CJC-1295 is a synthetic peptide developed to induce growth hormone and insulin growth factor levels, with a similar mechanism of action as the growth hormone-releasing hormone (GHRH) in its function. Due to their suggested similar functions, CJC-1295 may support sleep cycles, muscle growth, and fat loss.
According to an article in The Journal of Clinical Endocrinology & Metabolism , the researchers suggest the peptide may potentially be used as a therapeutic agent. As more studies were conducted, researchers reported  that this peptide may offer a potential positive effect on physical performance.
CJC-1295 Peptide Safety Profile
Initial studies, including a study conducted in 2005 , reported that when test subjects were administered the recommended dose, the peptide was well-tolerated and no adverse reactions were exhibited in a research setting. There have been reports of minor side effects, particularly at the administration site. Some of these side effects may include:
- Soreness and skin sensitivity
- Flushing of the skin
- Symptoms similar to the flu
CJC-1295 with DAC
Researchers have combined CJC-1295 peptide with a biological complex called DAC to determine if the addition of DAC may improve efficacy or longevity of the peptide solution. The blend has undergone heavy lab testing. DAC, an acronym for Drug Affinity Complex, is an all new biochemical complex that, when bound with peptides, may offer a potential advantage to the absorption and duration of peptides. Much of the lab testing of this new peptide blend is performed on rodents, but some studies have also tested the substance on canines.
Half-Life of CJC-1295
When administered on rats, research suggested  that DAC, when combined with CJC-1295 peptide, appeared to significantly increase the short half-life of CJC-1295 alone from an average of 30 minutes to about 7-8 days. To clarify, the term “half-life” is how long it takes for the body’s concentration of a substance, drug or compound to be cut in half.
CJC 1295 with DAC vs No DAC
Many researchers are trepidatious in the use of CJC-1295 or CJC-1295 with DAC. Hesitation is to be expected. Initial research suggests the CJC-1295 peptide bound with DAC doesn’t appear to alter effects in test subjects. The primary difference exhibited was CJC-1295 without DAC would not live and act as long as it would with DAC. It may be inferred that the test subjects would require less frequent dosages. As a result, researchers may potentially save on research costs.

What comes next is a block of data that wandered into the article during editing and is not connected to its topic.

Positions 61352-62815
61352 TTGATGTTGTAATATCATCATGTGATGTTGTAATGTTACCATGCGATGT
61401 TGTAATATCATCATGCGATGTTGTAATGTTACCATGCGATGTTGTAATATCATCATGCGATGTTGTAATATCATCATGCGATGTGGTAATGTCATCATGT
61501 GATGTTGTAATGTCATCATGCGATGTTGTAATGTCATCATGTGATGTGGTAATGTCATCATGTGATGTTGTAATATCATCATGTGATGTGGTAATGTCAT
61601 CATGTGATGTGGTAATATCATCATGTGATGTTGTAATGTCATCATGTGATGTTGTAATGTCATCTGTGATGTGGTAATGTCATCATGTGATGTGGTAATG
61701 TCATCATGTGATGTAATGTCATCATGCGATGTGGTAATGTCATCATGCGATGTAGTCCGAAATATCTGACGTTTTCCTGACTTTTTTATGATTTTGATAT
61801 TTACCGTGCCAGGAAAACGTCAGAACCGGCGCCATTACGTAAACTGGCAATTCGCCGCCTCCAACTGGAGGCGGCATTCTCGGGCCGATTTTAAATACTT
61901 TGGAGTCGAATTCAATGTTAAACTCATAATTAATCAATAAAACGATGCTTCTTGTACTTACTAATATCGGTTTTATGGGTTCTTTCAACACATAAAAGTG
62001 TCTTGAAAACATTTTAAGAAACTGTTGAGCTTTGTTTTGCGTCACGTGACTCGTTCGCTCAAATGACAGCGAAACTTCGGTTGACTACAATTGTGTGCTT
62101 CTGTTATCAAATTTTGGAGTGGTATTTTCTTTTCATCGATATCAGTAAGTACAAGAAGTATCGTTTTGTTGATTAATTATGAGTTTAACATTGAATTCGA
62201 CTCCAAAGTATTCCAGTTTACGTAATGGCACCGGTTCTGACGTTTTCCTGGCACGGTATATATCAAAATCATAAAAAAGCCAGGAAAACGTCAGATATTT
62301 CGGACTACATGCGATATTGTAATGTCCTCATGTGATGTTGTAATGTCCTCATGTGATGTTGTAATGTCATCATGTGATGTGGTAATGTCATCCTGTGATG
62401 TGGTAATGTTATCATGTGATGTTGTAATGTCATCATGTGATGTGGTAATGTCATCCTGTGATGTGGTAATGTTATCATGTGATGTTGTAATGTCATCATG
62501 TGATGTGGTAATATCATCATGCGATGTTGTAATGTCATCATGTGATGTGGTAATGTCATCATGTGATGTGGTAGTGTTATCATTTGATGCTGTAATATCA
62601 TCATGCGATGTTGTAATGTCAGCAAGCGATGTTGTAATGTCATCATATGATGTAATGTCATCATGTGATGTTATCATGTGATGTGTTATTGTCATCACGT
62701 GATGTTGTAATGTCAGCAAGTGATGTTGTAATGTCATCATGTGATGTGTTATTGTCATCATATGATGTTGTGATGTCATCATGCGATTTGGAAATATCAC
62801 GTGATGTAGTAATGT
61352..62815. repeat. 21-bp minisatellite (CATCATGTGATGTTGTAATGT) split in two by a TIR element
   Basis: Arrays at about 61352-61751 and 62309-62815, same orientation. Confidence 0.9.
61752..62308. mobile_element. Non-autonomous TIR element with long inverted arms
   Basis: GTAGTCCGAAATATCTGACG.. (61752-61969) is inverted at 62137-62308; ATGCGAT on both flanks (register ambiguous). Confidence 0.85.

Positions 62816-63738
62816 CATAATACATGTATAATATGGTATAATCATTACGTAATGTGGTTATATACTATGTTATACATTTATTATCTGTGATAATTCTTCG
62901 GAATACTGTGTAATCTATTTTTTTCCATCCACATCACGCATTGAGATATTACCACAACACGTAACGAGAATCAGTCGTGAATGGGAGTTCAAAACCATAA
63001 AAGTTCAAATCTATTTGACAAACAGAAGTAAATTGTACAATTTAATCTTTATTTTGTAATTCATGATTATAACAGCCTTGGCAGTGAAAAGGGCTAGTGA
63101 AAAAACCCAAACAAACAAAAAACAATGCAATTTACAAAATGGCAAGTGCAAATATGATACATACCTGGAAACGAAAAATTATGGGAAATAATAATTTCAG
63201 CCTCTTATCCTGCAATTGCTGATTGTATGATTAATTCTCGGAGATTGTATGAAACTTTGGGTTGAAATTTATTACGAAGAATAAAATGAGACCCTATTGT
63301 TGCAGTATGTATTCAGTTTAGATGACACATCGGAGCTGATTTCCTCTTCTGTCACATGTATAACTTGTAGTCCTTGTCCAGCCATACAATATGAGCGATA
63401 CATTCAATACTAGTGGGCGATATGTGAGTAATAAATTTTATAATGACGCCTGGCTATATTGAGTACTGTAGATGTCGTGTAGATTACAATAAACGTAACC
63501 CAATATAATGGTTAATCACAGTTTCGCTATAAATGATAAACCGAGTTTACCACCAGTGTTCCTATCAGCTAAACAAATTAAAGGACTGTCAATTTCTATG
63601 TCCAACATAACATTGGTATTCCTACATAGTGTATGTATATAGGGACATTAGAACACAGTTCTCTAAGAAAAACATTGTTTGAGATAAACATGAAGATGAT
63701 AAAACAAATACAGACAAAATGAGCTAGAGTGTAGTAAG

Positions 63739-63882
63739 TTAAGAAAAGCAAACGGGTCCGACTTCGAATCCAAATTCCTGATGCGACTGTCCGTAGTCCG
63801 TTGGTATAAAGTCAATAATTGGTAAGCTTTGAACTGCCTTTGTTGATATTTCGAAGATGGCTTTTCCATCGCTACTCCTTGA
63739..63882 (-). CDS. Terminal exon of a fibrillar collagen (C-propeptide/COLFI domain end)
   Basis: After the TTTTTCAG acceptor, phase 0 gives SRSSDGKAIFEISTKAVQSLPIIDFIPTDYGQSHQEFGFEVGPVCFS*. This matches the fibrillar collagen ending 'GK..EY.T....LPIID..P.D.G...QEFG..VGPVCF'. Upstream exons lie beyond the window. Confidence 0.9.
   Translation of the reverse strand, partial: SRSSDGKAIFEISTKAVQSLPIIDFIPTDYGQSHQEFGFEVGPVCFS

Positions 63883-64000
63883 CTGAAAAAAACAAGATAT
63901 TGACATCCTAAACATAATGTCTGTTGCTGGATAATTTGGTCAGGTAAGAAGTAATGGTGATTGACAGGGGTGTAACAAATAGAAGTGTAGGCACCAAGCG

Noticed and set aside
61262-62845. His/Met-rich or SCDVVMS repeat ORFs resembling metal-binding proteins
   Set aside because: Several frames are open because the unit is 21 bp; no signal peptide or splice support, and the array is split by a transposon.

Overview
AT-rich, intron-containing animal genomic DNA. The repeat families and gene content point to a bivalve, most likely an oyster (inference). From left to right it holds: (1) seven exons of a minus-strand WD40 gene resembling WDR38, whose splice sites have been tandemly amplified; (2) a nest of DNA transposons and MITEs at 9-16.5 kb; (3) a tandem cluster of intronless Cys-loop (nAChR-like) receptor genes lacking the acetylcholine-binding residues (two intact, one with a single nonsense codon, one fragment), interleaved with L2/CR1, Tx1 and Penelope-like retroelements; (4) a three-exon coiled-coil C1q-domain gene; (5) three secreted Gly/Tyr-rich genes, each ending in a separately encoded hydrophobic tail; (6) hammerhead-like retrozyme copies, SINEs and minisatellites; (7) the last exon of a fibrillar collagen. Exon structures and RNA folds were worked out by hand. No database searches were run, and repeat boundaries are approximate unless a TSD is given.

CJC-1295 Ipamorelin Blend
Similar to CJC-1295, Ipamorelin is a peptide that is considered to a growth hormone releasing peptide, with a reported increasingly precise activation. By stimulating the pituitary gland, the Ipamorelin peptide may induce the secretion of the growth hormone – leading to possible results in test subjects such as weight loss and lean muscle growth.
Since CJC-1295 and Ipamorelin are similar peptides in their composition, proposed function and effect, researchers have bonded the peptides together to determine in the combination may increase weight loss, improve lean muscle growth, enhance cognitive health, or improve the immune system. Due to the suggested function of these two peptides, their combination may produce an increased, consistent release of the human growth hormone. Such a release could exhibit the following:
- Anti-aging properties
- An increase in collagen and elastin levels (vital for skin health)
- Boosted lean muscle growth and repair
- Accelerated injury recovery, especially joint injuries
- Increased fat burn and weight loss
- Cognitive enhancements, especially in subjects with neurological diseases
It must be clear that none of the peptides listed above are approved for human use, their use has only been investigated in carefully curated research environments on animal models, and is available here strictly for research purposes.
For research supplies, review a selection of CJC-1295 with DAC, and Ipamorelin, and CJC-1295 Ipamorelin blend
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Dr. Marinov (MD, Ph.D.) is a researcher and chief assistant professor in Preventative Medicine & Public Health. Prior to his professorship, Dr. Marinov practiced preventative, evidence-based medicine with an emphasis on Nutrition and Dietetics. He is widely published in international peer-reviewed scientific journals and specializes in peptide therapy research.